, Salem, MA


December 24, 2012

Column: A lesson for the New Year


For the nose and whiskers I’d bought tubes of frosting gel, a product used for writing on cakes. My first attempts were not good. The tubes were small and the gel tricky to handle. Instead of fine lines for whiskers, I had runny red squiggles. This brought me to the kitty ears, my pièce de résistance. The ears would salvage the project. Originally I’d debated what to use. White paper, I thought, would be cheating. I needed something edible, such as matzo balls or Wonder Bread. Browsing the supermarket aisles, I had a flash of inspiration: marshmallows! They were white, pillowy, and sweet. A perfect choice for kitty cat ears.

Yet working with marshmallows proved nearly impossible. For one thing, you don’t cut them, you saw them. Marshmallows, I discovered, don’t cooperate. They deflate and even with a serrated knife, won’t yield. The knife was followed by scissors and finally, an x-acto knife. The results were sticky bits that didn’t resemble cat ears so much as horns. To their credit, however, they stuck to the cupcake’s surface.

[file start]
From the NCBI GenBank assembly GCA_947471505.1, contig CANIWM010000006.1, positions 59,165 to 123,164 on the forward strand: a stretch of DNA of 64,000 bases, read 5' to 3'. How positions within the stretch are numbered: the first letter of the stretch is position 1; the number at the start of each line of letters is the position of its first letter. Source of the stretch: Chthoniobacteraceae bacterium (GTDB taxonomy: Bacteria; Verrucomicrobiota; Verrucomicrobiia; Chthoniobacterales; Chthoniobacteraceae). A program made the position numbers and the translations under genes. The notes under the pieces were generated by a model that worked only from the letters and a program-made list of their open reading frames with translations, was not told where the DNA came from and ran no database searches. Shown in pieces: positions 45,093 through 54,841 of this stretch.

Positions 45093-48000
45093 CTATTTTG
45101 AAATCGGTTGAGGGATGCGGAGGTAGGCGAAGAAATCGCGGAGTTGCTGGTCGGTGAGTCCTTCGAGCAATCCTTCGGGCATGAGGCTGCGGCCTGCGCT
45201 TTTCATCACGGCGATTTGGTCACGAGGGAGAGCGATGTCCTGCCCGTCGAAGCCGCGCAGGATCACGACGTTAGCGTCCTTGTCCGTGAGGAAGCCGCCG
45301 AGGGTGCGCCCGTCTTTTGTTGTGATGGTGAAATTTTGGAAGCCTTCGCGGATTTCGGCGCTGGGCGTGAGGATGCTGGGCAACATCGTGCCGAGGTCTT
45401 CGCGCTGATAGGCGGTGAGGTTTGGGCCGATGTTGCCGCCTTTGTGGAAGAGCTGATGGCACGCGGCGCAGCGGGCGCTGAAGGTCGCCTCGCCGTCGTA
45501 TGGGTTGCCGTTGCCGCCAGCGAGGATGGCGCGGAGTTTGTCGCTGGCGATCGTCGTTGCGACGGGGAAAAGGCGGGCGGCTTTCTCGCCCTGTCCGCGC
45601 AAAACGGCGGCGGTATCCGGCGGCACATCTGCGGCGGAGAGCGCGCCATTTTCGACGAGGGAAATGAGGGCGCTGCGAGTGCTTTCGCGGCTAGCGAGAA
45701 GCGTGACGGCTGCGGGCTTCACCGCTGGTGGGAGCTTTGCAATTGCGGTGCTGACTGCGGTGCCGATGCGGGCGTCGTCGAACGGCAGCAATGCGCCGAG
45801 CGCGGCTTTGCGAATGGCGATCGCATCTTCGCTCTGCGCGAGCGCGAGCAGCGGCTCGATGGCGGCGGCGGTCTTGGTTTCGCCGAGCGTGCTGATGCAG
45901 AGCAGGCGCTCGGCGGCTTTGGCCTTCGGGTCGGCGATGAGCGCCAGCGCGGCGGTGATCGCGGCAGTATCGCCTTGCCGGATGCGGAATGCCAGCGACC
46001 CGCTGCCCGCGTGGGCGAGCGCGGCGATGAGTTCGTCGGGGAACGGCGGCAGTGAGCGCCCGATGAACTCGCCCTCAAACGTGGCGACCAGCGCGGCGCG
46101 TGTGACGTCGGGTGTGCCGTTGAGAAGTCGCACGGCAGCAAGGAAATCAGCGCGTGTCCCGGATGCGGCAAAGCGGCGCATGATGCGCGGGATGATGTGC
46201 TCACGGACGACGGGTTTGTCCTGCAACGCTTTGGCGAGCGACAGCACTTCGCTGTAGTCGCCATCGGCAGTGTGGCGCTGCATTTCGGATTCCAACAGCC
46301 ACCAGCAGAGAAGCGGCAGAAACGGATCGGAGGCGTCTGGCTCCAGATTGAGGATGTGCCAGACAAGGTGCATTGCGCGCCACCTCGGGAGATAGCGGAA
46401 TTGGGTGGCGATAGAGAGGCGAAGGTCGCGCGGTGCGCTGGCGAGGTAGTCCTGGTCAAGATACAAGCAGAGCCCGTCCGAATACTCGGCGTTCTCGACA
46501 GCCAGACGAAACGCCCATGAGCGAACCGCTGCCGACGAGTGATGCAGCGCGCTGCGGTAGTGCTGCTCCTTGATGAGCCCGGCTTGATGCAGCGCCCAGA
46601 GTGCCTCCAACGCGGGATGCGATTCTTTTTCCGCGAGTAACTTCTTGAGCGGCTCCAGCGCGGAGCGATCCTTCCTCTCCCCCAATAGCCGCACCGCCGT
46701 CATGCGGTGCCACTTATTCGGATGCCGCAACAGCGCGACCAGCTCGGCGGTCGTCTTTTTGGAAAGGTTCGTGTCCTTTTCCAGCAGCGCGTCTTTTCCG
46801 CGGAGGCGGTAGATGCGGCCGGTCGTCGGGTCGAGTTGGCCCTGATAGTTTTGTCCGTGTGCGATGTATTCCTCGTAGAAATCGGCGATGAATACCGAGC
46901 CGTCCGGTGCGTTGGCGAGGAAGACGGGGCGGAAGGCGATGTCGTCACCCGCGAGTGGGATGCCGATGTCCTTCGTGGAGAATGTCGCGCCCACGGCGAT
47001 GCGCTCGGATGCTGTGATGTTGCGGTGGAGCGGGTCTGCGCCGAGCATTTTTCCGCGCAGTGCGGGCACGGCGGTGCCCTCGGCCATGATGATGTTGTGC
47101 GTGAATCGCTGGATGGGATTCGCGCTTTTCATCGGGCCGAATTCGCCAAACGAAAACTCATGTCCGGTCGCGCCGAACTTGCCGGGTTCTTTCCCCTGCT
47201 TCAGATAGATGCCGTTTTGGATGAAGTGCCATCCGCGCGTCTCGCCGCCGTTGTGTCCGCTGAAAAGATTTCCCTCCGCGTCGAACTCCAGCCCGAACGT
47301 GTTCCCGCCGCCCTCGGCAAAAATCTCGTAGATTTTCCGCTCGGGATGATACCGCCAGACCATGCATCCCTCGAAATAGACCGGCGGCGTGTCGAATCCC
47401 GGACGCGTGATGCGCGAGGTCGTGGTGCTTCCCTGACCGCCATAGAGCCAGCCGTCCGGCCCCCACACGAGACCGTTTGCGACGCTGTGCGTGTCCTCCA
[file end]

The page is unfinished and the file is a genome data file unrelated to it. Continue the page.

Meanwhile the butter in the frosting, reacting to the warm kitchen, began to melt. And because my cupcakes were bulbous and not flat like the magazine cupcakes, the frosting began to slide. It took the kitty faces, and in its wake left a smeary mess.

At that point I was glad to give it up. I’d lost faith in the cupcakes and should have quit at the peanut stage. But rather than toss them out, I threw red and green sprinkles into the remaining frosting and plastered it over each surface. “Delicious cupcakes,” I was later told at the party.

It’s a lesson I’ll take into the New Year, should I set unrealistic goals for myself: Sometimes you have to settle for less. You move on and try again. And while you’re at it, don’t measure your efforts against a magazine’s artificial image. After all, they have stylists and you don’t.


Sharon L. Cook of Beverly is the author of the mystery “A Nose for Hanky Panky” and the newly released “The Legend of Judgment Rock and other Mystery Stories,” available at bookstores and online. Read more at

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